MPS 2022.3 comes with improvements to constraint rules, sync migration with MPS extensions, Kotlin stubs for the JVM, and more.
The Constraint Rules language was created to address Constraint language deficiencies. For this release, the Constraint Rules have taken a step forward in improving the usability of the language.
MPS modules serve different purposes, ranging from a sandbox to play with your language to an active plugin code to alter MPS or IntelliJ IDEA platform behavior. In MPS 2022.3, we’ve brought all these under a single umbrella. The Java Facet page for the Solution module was reworked to house all relevant settings and identify common scenarios to help language designers and users easily recognize a module’s intended use. IDEA Plugin Module Facet has been deprecated and will no longer be used. We’ve exposed the settings for Solution modules only – both Language and Generator modules take the same approach, but have their settings configured implicitly. Learn more.
MPS has always had an active community that brings value to the ecosystem and we have always encouraged users to use external libraries to enrich the product's functionality. Third-party libraries, such as MPS Extensions, have been key to improving the user experience for products built with MPS. Even though this has brought many benefits to the community, there is a significant downside – the user needs to wait for the migration of the third-party library to update the MPS version. We’ve been working together with itemis, our official partner and main MPS extension maintainer, to synchronize our releases for smoother migration to the newest version of the product.
Language designers can now reduce the amount of repetitive code by extracting it into helper methods right inside the definition root node. These additional methods can be defined in:
Intentions also allow for additional fields to preserve the values calculated in the isApplicable method to be used in the execute method.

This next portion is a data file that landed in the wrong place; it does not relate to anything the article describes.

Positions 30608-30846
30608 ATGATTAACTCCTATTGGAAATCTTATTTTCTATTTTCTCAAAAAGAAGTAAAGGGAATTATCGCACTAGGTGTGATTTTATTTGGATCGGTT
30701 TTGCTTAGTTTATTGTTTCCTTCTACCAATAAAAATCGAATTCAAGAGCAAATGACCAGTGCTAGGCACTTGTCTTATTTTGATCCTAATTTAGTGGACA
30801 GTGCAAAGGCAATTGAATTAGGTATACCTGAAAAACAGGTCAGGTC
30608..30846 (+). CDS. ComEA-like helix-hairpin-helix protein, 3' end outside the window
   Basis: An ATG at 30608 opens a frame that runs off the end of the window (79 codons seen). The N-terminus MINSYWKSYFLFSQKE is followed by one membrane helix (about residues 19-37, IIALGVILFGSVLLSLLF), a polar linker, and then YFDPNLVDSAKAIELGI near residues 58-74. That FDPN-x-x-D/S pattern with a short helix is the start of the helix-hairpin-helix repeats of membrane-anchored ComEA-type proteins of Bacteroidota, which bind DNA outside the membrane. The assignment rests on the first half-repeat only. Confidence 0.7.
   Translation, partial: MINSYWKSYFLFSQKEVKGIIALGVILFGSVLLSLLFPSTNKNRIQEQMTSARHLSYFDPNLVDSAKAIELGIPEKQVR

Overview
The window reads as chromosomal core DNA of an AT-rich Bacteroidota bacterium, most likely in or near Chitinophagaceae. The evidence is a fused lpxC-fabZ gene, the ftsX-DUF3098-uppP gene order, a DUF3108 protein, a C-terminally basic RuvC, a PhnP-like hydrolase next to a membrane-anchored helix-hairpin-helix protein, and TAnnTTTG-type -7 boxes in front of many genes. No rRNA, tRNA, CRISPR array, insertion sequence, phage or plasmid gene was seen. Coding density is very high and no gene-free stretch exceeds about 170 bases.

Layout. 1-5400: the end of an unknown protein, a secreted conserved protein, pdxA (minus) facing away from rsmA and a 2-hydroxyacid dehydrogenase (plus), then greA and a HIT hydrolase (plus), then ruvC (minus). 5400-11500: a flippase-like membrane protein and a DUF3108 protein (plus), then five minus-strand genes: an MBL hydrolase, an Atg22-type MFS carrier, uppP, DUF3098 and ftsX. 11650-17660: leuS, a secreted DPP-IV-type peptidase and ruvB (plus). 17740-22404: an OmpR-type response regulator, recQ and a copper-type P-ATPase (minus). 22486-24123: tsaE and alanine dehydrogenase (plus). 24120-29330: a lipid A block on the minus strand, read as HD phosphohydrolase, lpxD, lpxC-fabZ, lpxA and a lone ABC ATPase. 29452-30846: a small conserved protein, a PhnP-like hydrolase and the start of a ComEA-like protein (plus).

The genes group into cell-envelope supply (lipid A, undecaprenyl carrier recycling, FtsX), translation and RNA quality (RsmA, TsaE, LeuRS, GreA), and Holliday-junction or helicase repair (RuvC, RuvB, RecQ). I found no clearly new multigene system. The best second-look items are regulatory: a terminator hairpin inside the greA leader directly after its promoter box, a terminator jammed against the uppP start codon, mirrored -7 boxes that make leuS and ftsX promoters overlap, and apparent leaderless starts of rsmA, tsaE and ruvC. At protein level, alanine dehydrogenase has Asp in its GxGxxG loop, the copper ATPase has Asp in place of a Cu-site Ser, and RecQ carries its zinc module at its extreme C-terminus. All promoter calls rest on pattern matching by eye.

It ‘s now possible to import stubs from compiled Kotlin/JVM libraries, while it was previously only possible to import Kotlin/Common libraries. With this improvement, it’s possible to use libraries compiled to JVM (Java, Kotlin, or mixed) through the Kotlin JVM model root in your module options. Learn more.
Several minor changes and improvements have been bundled with this new version of MPS:
thisexpression can now correctly refer to a label (e.g.
$kotlinc_homemacro instead of a previously hardcoded location.
It’s now possible to create a constructor call for a given call using a right transformation by typing left parenthesis. This can work for any Kotlin type that supports this operation (this is extensible for user types) and can facilitate creating a default expression for a given type, like when creating a lambda from a functional interface type.
Extension functions in scopes have been changed to not exclude compatible methods in scopes. This comes at the cost of having some items in scopes that are not applicable due to the performance of the current type of system implementation.
The automatic resolution of function references can fix references in case a non-applicable function is selected.
A new intention updates the MPSStartupScript node and sets VM options and classpath values to the current MPS values. MPS VM options and classpath values change with every new release. Previously, the user had to manually update build projects for a standalone IDE.
For every major release, we prepare instructions for migrating from older versions of MPS to ensure everything goes smoothly. Please review them carefully.